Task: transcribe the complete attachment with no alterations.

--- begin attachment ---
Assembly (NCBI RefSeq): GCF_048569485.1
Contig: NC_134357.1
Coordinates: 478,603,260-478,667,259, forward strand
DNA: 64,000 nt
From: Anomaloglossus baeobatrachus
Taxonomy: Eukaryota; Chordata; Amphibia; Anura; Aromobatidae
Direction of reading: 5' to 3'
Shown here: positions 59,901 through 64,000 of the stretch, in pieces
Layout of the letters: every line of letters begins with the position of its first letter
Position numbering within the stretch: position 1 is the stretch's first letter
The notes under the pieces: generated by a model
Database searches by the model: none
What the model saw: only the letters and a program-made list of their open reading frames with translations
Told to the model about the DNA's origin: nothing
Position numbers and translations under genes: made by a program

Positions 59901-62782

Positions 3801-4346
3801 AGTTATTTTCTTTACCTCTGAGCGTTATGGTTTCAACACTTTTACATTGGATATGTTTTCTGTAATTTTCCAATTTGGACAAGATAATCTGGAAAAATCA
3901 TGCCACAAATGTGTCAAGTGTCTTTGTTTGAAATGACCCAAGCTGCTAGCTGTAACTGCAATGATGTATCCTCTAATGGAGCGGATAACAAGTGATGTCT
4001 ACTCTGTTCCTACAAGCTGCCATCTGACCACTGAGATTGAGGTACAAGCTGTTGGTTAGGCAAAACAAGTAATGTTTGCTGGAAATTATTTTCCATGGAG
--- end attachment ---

Assembly (NCBI RefSeq): GCF_048569485.1
Contig: NC_134357.1
Coordinates: 478,603,260-478,667,259, forward strand
DNA: 64,000 nt
From: Anomaloglossus baeobatrachus
Taxonomy: Eukaryota; Chordata; Amphibia; Anura; Aromobatidae
Direction of reading: 5' to 3'
Shown here: positions 59,901 through 64,000 of the stretch, in pieces
Layout of the letters: every line of letters begins with the position of its first letter
Position numbering within the stretch: position 1 is the stretch's first letter
The notes under the pieces: generated by a model
Database searches by the model: none
What the model saw: only the letters and a program-made list of their open reading frames with translations
Told to the model about the DNA's origin: nothing
Position numbers and translations under genes: made by a program

Positions 59901-62782

Positions 3801-4346
3801 AGTTATTTTCTTTACCTCTGAGCGTTATGGTTTCAACACTTTTACATTGGATATGTTTTCTGTAATTTTCCAATTTGGACAAGATAATCTGGAAAAATCA
3901 TGCCACAAATGTGTCAAGTGTCTTTGTTTGAAATGACCCAAGCTGCTAGCTGTAACTGCAATGATGTATCCTCTAATGGAGCGGATAACAAGTGATGTCT
4001 ACTCTGTTCCTACAAGCTGCCATCTGACCACTGAGATTGAGGTACAAGCTGTTGGTTAGGCAAAACAAGTAATGTTTGCTGGAAATTATTTTCCATGGAG